UBC Theses and Dissertations

UBC Theses Logo

UBC Theses and Dissertations

Constructing AFRICOM : understanding US Africa Command’s articulation of security, contingency, and Africanism for the 21st century. Gold, Catriona


This thesis investigates the creation and evolution of the US’ newest military command, US Africa Command (AFRICOM). It contributes to ongoing debates around ‘liberal’ government, securitization (in terms of circulation, police and the ‘security-development nexus’), 21st century ‘humanitarian’ warfare, militarization of humanitarianism and development, Africanist and interventionist imaginative geographies, and critical public health. I look at the causes and consequences of AFRICOM’s establishment, in particular its involvement in the 2013-16 Ebola epidemic and its role in humanitarian and development work more broadly, to critically assess various claims made by government officials and spokespeople for the command which present AFRICOM as a wholly new type of command. AFRICOM is said to take a holistic ‘whole-of- government’ approach whereby civilian and military branches of government cooperate in service of the ‘three Ds’: defense, diplomacy and development; AFRICOM is not imposed, but cooperates with African nations as ‘partners’, through sharing intelligence and providing training programs for African militaries. Through archival examination of government and strategic documents, media coverage and publicly-available transcripts of interviews with AFRICOM officers, I argue that – contrary to official claims – the command’s creation is motivated primarily by US interest in facilitating the circulation of African resources (particularly oil) in patterns conducive to US economic interest, and also reflects increasing concern with Chinese competition. The command’s claims to holism or ‘African-led’ involvement represent less a sea change in strategy and more an attempt to conceal continuing tensions not only between US and African interests, but also between the US military and other humanitarian and development actors operating on the continent. I also present evidence of the contingency of AFRICOM’s iii strategic discourses and practices. African understandings of historical (and continuing) Northern dispossession present challenges for AFRICOM in the form of distrustful African media, leaders and publics; however, official and strategic justifications for AFRICOM have been able to rely heavily on both Africanist tropes and the relative invisibility of the African continent – in addition to newer liberal discourses of ‘humanitarian’ warfare – to present a vision of AFRICOM as mutually beneficial. AFRICOM’s involvement in the Ebola response serves as a case study of these tensions.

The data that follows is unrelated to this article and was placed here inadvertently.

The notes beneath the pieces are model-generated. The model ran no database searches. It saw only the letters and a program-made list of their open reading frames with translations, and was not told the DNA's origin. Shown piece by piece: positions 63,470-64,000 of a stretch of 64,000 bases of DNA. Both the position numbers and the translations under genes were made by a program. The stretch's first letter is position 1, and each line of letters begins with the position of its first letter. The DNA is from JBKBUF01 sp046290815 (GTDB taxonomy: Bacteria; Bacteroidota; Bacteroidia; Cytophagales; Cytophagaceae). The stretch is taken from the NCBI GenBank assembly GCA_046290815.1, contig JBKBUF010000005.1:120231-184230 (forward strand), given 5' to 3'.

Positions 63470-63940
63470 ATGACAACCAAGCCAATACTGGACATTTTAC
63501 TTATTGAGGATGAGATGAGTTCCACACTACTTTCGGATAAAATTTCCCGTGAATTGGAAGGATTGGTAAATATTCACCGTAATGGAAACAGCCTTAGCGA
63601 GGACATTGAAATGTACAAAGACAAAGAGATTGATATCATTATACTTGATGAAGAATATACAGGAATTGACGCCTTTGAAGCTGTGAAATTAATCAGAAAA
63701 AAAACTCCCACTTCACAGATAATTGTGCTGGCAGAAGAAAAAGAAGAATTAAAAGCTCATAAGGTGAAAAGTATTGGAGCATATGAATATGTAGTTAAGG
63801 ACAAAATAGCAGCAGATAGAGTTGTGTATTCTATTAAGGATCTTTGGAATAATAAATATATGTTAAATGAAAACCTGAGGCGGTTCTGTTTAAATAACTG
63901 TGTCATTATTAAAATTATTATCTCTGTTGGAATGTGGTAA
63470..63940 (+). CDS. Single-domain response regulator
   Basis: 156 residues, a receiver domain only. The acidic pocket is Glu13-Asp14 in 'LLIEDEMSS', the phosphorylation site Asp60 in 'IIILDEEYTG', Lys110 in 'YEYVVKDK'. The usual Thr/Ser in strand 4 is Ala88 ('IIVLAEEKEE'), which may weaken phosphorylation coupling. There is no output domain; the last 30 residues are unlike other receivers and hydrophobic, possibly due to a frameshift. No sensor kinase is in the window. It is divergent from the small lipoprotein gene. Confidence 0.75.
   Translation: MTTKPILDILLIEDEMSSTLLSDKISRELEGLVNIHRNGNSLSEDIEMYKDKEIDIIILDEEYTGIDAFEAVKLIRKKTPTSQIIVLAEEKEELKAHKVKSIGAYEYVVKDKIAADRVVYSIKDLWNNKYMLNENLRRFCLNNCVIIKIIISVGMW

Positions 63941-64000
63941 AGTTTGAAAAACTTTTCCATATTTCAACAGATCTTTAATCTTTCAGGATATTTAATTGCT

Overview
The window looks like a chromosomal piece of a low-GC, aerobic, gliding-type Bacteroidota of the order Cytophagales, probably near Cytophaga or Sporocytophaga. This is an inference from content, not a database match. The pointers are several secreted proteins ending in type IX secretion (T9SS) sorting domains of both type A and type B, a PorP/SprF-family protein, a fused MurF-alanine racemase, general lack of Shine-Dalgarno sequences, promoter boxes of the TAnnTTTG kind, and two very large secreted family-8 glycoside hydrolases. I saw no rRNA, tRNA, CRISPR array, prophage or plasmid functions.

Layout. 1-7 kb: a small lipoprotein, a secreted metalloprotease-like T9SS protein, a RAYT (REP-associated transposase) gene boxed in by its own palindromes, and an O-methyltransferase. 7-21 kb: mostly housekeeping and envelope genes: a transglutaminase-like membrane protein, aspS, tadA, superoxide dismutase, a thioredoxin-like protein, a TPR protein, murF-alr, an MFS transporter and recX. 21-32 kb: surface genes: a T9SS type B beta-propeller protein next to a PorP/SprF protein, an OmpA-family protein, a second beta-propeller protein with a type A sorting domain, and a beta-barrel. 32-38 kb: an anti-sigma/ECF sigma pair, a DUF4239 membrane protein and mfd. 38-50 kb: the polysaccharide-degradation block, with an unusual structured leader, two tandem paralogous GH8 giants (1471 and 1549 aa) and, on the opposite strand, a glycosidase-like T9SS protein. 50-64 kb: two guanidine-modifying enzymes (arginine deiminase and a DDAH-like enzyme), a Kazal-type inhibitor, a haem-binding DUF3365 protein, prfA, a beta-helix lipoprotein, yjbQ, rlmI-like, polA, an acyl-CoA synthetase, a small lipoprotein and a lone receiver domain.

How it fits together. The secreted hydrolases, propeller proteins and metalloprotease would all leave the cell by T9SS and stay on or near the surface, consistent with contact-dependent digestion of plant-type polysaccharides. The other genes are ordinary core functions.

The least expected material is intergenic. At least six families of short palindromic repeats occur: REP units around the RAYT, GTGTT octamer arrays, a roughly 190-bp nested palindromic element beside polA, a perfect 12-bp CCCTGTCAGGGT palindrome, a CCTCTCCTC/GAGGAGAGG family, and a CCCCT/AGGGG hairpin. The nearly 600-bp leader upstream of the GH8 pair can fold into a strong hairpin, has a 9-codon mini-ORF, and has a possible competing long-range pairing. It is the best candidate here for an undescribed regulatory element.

Item Media

Item Citations and Data


Attribution-NonCommercial-NoDerivatives 4.0 International